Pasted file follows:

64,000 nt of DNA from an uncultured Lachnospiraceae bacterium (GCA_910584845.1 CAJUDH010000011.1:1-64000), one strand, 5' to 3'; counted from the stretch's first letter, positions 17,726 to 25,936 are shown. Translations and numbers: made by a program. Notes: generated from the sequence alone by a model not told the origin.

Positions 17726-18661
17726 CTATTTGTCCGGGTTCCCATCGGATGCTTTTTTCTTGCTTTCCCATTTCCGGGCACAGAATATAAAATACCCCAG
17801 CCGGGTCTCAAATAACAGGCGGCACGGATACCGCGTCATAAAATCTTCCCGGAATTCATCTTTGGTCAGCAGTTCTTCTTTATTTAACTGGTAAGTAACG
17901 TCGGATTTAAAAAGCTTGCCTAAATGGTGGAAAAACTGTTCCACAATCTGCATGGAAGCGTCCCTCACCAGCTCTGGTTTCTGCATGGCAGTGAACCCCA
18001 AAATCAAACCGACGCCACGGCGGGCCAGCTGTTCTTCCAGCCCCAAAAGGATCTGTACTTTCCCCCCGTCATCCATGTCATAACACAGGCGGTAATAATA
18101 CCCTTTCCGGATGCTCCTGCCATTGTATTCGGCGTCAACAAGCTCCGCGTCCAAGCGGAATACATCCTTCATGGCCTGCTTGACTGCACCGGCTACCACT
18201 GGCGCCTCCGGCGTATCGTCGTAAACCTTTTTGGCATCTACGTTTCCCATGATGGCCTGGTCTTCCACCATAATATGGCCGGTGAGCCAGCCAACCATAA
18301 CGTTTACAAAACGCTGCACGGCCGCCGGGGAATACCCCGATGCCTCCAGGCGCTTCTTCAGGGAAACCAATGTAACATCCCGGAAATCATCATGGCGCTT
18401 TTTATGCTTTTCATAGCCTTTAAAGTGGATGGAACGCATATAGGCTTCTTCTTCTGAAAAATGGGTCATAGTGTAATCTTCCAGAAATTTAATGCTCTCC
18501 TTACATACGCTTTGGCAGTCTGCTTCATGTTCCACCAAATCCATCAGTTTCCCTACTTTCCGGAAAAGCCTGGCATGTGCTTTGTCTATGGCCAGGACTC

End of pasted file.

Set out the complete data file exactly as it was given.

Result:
64,000 nt of DNA from an uncultured Lachnospiraceae bacterium (GCA_910584845.1 CAJUDH010000011.1:1-64000), one strand, 5' to 3'; counted from the stretch's first letter, positions 17,726 to 25,936 are shown. Translations and numbers: made by a program. Notes: generated from the sequence alone by a model not told the origin.

Positions 17726-18661
17726 CTATTTGTCCGGGTTCCCATCGGATGCTTTTTTCTTGCTTTCCCATTTCCGGGCACAGAATATAAAATACCCCAG
17801 CCGGGTCTCAAATAACAGGCGGCACGGATACCGCGTCATAAAATCTTCCCGGAATTCATCTTTGGTCAGCAGTTCTTCTTTATTTAACTGGTAAGTAACG
17901 TCGGATTTAAAAAGCTTGCCTAAATGGTGGAAAAACTGTTCCACAATCTGCATGGAAGCGTCCCTCACCAGCTCTGGTTTCTGCATGGCAGTGAACCCCA
18001 AAATCAAACCGACGCCACGGCGGGCCAGCTGTTCTTCCAGCCCCAAAAGGATCTGTACTTTCCCCCCGTCATCCATGTCATAACACAGGCGGTAATAATA
18101 CCCTTTCCGGATGCTCCTGCCATTGTATTCGGCGTCAACAAGCTCCGCGTCCAAGCGGAATACATCCTTCATGGCCTGCTTGACTGCACCGGCTACCACT
18201 GGCGCCTCCGGCGTATCGTCGTAAACCTTTTTGGCATCTACGTTTCCCATGATGGCCTGGTCTTCCACCATAATATGGCCGGTGAGCCAGCCAACCATAA
18301 CGTTTACAAAACGCTGCACGGCCGCCGGGGAATACCCCGATGCCTCCAGGCGCTTCTTCAGGGAAACCAATGTAACATCCCGGAAATCATCATGGCGCTT
18401 TTTATGCTTTTCATAGCCTTTAAAGTGGATGGAACGCATATAGGCTTCTTCTTCTGAAAAATGGGTCATAGTGTAATCTTCCAGAAATTTAATGCTCTCC
18501 TTACATACGCTTTGGCAGTCTGCTTCATGTTCCACCAAATCCATCAGTTTCCCTACTTTCCGGAAAAGCCTGGCATGTGCTTTGTCTATGGCCAGGACTC